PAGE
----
University System Works to Prevent Childhood Obesity in Georgia
Atlanta — October 13, 2010
The projected increase in obesity levels in Georgia will rise from $2.5 billion in direct healthcare costs today to $11 billion annually by 2018 unless steps are taken to reduce the state’s growing obesity rates as noted in a recent Emory University study. To put this figure in perspective, the entire University System of Georgia’s (USG) annual economic impact on the state is $12.7 billion.
“Childhood obesity rates have tripled in three decades and the life expectancy for children is expected to be less than for their parents,” said Dr. Marsha Davis. “The economic implications of these rising rates are enormous. Relative to other states, the costs associated with rising obesity levels puts Georgia at an economic disadvantage.”
To address the rising obesity levels and their associated costs, the USG launched this past June a research initiative to provide new tools for individuals, communities, organizations and healthcare providers to help address rising obesity rates. Today was the Board of Regents first look at the potential targets of the initiative, as reported by Dr. Marsha Davis of the University of Georgia (UGA), Dr. Catherine Davis of the Medical College of Georgia (MCG) and Dr. Rodney Lyn of Georgia State University (GSU).
The reports focused on three different strategies to tackle the rising levels of childhood obesity in Georgia: a community based approach, physical activity and a systems and policy approach, respectively.
This initiative supports goal three of the board’s Strategic Plan, to increase the USG’s participation in research and economic development to the benefit of a global Georgia.
“The University System’s obesity research initiative will not only draw upon the knowledge within the System, but help foster collaborative efforts with other higher education entities and private partners to combat childhood obesity in Georgia,” said Executive Vice Chancellor Susan Herbst, who is the chief academic officer for the USG.
In the presentation by Marsha Davis, she highlighted one example of a current effort. Community-Based Childhood Obesity Prevention through Archway Partnership combats childhood obesity by going into the places that have a strong influence on their ability to eat healthy and be active, such as where they live, study and play, Marsha Davis said.
Also, multiple community sectors can join together to promote healthy environments for children ¬– thus, a community based approach, Marsha Davis noted. By including childhood obesity prevention in after-school programs, changes can be made through physical activity, dietary changes, family involvement and community engagement.
In the presentation by Catherine Davis, she highlighted how exercise helps overweight children’s heath and thinking, and even do better in math. Studies suggest that youth should get at least 60 minutes per day of moderate to vigorous activity daily. The PLAY Project studied whether aerobic exercise without dietary restriction reduce diabetes rick in overweight or obese children.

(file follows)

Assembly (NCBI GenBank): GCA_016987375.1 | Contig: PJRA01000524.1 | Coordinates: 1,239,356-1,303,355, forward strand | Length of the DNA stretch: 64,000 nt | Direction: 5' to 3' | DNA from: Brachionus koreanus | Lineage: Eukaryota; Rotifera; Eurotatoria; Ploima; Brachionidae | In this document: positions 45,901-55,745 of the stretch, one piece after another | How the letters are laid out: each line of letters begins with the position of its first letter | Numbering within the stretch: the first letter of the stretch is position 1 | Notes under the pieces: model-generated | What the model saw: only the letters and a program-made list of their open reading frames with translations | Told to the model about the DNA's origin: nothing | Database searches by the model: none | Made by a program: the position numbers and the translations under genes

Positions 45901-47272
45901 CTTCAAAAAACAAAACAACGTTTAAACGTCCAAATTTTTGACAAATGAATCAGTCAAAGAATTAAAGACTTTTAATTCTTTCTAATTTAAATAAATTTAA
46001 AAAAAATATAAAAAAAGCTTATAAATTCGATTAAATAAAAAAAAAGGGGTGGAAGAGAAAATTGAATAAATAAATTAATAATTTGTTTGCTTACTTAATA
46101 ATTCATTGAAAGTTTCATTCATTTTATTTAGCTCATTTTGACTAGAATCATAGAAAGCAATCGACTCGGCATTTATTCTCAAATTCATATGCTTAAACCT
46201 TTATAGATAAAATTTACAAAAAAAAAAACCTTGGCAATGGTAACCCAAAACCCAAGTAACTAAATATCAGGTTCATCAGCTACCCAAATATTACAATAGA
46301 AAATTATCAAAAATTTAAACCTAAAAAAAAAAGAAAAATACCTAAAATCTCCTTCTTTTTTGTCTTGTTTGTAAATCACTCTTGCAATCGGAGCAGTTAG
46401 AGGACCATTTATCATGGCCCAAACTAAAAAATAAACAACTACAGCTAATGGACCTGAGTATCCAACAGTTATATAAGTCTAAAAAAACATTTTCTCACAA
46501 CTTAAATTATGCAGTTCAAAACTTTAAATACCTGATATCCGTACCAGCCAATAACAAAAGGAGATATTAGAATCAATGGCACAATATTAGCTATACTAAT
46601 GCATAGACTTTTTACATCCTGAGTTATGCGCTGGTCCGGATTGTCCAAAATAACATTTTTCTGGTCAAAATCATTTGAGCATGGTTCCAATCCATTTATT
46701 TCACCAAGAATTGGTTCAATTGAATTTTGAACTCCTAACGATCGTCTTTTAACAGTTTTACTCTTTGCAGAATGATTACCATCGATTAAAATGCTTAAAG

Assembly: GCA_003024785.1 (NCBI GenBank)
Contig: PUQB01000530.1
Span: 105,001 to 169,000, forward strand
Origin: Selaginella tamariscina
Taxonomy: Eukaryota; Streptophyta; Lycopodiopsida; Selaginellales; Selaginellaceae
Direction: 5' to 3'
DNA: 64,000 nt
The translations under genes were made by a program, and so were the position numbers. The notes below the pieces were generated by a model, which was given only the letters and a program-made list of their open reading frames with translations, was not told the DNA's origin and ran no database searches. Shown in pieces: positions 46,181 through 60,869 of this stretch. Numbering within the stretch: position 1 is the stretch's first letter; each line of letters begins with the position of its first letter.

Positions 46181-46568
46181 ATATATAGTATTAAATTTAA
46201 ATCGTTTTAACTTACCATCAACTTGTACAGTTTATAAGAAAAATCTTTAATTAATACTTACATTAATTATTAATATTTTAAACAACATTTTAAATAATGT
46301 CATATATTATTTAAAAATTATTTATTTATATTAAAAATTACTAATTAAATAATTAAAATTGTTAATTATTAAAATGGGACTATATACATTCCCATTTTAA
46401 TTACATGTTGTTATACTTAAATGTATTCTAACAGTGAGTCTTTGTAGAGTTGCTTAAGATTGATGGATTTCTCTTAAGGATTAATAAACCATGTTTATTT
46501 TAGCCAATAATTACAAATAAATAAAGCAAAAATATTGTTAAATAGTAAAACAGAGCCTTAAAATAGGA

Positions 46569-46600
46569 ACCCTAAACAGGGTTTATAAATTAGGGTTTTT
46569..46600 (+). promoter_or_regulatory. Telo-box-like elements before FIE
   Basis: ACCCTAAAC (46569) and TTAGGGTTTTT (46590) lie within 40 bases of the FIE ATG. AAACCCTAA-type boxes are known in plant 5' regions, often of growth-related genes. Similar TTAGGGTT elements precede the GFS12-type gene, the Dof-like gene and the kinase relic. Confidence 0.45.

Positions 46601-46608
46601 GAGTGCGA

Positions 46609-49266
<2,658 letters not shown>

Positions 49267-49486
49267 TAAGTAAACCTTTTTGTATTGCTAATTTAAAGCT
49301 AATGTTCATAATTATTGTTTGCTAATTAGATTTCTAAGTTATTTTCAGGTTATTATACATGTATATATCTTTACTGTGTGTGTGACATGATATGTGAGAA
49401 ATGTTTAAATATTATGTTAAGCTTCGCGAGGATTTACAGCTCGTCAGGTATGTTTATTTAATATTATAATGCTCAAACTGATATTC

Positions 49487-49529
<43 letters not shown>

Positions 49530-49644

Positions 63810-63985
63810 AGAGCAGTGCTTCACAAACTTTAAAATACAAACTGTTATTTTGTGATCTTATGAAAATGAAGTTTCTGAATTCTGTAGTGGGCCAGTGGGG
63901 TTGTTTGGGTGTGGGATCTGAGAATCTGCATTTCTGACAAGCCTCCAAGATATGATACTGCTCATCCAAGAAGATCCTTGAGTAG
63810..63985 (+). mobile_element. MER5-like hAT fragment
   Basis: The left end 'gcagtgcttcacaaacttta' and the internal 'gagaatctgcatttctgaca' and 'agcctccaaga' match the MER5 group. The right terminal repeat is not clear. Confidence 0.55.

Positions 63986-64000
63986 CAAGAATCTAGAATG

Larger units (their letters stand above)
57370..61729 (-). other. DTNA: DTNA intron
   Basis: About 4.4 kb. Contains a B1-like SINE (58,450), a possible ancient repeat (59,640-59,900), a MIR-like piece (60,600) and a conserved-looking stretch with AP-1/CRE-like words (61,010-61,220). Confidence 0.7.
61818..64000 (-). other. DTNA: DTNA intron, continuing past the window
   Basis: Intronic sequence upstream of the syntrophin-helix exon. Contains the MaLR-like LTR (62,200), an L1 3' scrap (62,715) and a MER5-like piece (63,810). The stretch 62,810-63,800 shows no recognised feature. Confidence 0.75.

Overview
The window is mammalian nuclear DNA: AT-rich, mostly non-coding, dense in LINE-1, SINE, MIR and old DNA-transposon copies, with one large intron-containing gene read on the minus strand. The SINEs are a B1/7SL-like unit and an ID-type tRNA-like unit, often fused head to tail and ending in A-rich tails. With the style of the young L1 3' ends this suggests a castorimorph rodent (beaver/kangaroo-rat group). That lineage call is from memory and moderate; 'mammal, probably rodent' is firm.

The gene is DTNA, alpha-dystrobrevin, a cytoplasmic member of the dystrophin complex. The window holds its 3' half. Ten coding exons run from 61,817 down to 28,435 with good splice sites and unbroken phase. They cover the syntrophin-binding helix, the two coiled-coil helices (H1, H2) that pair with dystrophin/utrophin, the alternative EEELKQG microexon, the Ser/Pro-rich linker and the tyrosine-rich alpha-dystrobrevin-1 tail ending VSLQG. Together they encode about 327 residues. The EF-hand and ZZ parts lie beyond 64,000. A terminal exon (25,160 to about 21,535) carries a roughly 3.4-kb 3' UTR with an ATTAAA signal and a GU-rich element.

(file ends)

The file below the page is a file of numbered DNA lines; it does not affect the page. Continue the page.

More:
During an after-school program children were given aerobic exercise program studying the affects of zero versus 20 minutes versus 40 minutes of exercise. Students participated in running games, jumping rope, ball games and other vigorous aerobic exercises. Students received incentives for adherence in the form of points for homeroom, prizes and report cards.
“I hope these findings will help reestablish physical activity’s important place in the schools in helping kids stay physically well and mentally sharp,” Catherine Davis said. “For children to reach their potential, they need to be active.”
Lyn’s presentation highlighted Policy Leadership for Active Youth (PLAY). PLAY, a policy research initiative to identify evidence-based strategies to increase physical activities, decrease sedentary behavior and prevent childhood obesity, focuses on stakeholder engagement and policy development and has been active at Georgia State University, University of Georgia and Medical College of Georgia since 2004.
The PLAY Leadership Council is a statewide council consists leaders from education groups/schools, government agencies, healthcare groups, recreation/leisure/extension groups, public health associations and agencies, and statewide associations and foundations. PLAY conducts program evaluations of Georgia programs, which are currently small-scale, fragmented and lacking evaluation. PLAY faculty are also contributing to the evaluation of the implementation of House Bill 229, the Shape Act of 2009, which requires fitness testing in grades K-12.
Other USG efforts include USG-funded research on childhood obesity – an outcome of a Nov. 2009 childhood obesity conference hosted by the USG’s Office of Academic Affairs, which drew together experts and began the discussion, education and examination of childhood obesity.
The goals of the conference were to share current initiatives in these fields being conducted to ameliorate the problem of childhood obesity in the country and the state; to educate participants about funding opportunities for such initiatives; and, to facilitate inter-institutional collaborations among engaged parties statewide, with emphasis on the development of initiatives with outcomes evaluations.
The conference’s objectives were set to specifically align with the state’s 10-year Nutrition and Physical Activity Plan, 1995-2015.